Mon, 17 Jun|
Space Weather and Satellite Navigation Systems
by Professor Cathryn Mitchell Space Weather is the weather of our space envirnment - solar-driven storms of radiation and magnetic fields that bombard our planet.
Time & Location
17 Jun 2024, 19:15 – 21:00
Lecture Theatre, Romney Rd, London SE10 9NF, UK
About the Event
Space Weather is the weather of our space envirnment - solar-driven storms of radiation and magnetic fields that bombard our planet. This natural laboratory around the Earth allows us to explore dynamic physical processes of space weather and its effects are a threat to the operation of multiple electronic and electrical systems such as satellties and even our power grid.
Since the days of Sputnik, artificial satellites and spacecraft have always carried radio transmitters and these radio signals provide a ‘free’ radio resource to sense our environment. Professor Cathryn Mitchell was attracted to take up a career in space weather research because she was interested in the new field of radio tomography – the combination of multiple radio observations received from satellites to create ‘pictures’ or images of the space environment around Earth – the ionosphere. These ionosphere images reveal the mysterious usually hidden world all around us in the regions where our atmosphere meets space. They can help to explain long-distance radio propagation - why we can communicate with amateur radio today and yet we could not do so yesterday. They can tell us when and why our satnav signal is disrupted or less accurate. When we make the images into movies they can show us how our planet reacts to the constant buffering from the Sun through the solar wind and from solar storms.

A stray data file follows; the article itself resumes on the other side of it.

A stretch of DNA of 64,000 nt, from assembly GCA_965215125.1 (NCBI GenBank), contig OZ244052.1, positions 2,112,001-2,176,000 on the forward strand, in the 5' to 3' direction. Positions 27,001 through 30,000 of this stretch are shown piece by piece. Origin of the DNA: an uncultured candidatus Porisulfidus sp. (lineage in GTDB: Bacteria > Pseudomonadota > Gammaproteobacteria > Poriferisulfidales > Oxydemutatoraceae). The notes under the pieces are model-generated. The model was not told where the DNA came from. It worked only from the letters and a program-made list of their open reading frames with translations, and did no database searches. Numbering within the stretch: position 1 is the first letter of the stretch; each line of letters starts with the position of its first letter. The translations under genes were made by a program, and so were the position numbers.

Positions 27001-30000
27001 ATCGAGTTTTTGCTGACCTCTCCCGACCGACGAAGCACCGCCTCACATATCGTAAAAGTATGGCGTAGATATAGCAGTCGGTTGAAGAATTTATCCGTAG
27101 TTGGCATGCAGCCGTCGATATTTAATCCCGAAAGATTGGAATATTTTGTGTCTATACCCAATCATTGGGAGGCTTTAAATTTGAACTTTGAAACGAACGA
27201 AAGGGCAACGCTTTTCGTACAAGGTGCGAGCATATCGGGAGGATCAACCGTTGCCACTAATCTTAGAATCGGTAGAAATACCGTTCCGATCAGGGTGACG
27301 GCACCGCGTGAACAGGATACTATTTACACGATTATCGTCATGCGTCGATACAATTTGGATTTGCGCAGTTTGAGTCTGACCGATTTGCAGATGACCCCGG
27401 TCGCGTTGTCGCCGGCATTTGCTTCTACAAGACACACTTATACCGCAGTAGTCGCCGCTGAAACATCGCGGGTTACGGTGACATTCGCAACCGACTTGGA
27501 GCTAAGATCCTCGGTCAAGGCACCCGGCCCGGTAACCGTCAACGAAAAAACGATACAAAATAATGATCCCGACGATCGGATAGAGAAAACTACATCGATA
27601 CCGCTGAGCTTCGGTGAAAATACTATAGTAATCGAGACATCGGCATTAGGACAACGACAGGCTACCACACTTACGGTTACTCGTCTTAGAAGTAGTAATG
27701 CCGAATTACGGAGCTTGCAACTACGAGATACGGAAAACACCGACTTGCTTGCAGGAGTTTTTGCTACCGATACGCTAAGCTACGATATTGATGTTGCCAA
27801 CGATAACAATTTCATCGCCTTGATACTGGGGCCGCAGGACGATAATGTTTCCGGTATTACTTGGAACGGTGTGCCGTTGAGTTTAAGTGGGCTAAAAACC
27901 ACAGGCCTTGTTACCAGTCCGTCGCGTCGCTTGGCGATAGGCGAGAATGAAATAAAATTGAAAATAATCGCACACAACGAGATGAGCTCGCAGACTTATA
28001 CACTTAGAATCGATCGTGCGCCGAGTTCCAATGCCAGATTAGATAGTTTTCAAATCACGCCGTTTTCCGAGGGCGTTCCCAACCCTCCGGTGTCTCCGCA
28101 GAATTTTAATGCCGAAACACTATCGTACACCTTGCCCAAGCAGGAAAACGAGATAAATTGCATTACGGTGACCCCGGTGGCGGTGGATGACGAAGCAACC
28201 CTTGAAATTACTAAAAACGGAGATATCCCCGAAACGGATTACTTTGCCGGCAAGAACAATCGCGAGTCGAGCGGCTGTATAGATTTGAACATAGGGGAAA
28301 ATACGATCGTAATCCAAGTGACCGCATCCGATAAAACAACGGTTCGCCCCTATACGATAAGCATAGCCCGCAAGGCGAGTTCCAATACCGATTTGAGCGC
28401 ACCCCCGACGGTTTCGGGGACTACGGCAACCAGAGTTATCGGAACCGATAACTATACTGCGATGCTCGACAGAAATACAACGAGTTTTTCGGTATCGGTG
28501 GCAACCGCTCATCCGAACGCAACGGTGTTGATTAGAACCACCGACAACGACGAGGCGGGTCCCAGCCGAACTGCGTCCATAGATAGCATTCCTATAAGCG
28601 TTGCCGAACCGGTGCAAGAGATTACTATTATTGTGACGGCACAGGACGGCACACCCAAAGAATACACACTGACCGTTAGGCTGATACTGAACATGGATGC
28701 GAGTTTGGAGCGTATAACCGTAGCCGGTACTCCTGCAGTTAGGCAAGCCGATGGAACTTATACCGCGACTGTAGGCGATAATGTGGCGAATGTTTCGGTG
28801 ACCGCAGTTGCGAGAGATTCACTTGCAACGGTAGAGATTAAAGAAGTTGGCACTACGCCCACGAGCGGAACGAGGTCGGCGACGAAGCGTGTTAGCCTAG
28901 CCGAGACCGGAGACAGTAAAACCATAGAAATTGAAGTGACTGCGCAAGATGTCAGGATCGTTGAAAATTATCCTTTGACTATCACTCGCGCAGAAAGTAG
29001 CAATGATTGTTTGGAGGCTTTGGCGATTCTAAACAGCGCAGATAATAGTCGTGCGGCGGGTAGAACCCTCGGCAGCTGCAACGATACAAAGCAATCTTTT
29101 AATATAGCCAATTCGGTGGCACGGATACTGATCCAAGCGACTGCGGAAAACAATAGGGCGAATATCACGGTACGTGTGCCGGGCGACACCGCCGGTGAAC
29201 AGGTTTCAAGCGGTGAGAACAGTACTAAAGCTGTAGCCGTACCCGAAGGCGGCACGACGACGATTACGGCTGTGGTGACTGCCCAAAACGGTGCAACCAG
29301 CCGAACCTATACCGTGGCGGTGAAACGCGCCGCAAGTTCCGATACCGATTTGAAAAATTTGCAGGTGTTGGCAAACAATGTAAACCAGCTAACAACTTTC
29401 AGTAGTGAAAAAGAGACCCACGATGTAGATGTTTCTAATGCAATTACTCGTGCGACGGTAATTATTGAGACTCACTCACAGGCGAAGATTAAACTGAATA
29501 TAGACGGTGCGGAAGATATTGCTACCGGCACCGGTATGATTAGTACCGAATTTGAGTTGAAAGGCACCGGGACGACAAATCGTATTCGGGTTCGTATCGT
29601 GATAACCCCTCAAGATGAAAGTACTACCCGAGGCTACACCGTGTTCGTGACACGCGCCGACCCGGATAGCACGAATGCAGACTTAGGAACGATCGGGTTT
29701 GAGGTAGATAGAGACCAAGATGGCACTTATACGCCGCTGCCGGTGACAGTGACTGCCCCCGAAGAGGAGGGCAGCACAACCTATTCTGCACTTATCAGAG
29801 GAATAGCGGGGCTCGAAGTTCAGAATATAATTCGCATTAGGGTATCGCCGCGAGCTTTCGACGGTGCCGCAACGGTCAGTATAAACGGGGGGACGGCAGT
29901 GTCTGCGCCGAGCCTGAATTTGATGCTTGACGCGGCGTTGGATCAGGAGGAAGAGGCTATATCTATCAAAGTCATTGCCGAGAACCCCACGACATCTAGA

The talk will introduce space weather, show the threats that are posed to our modern technology and discuss what is being done to protect us from the threat from a major solar storm.
Professor Cathryn Mitchell at the University of Bath holds a Royal Society Industry Fellowship on the future of navigation systems with Spirent Communications. In 2009/2010 Prof. Mitchell was the lead scientific investigator on a large fieldwork expedition with the British Antarctic Survey in Antarctica, which included building and setting up radio equipment at Rothera, Halley, and remote deep field work at the Shackleton Mountains and at the US South Pole station. She was the recipient of the IoP Appleton Medal (2019) and the RAS Chapman Medal (2020), in recognition of her investigations of outstanding merit in the science of the Sun, space and planetary environments or solar-terrestrial physics.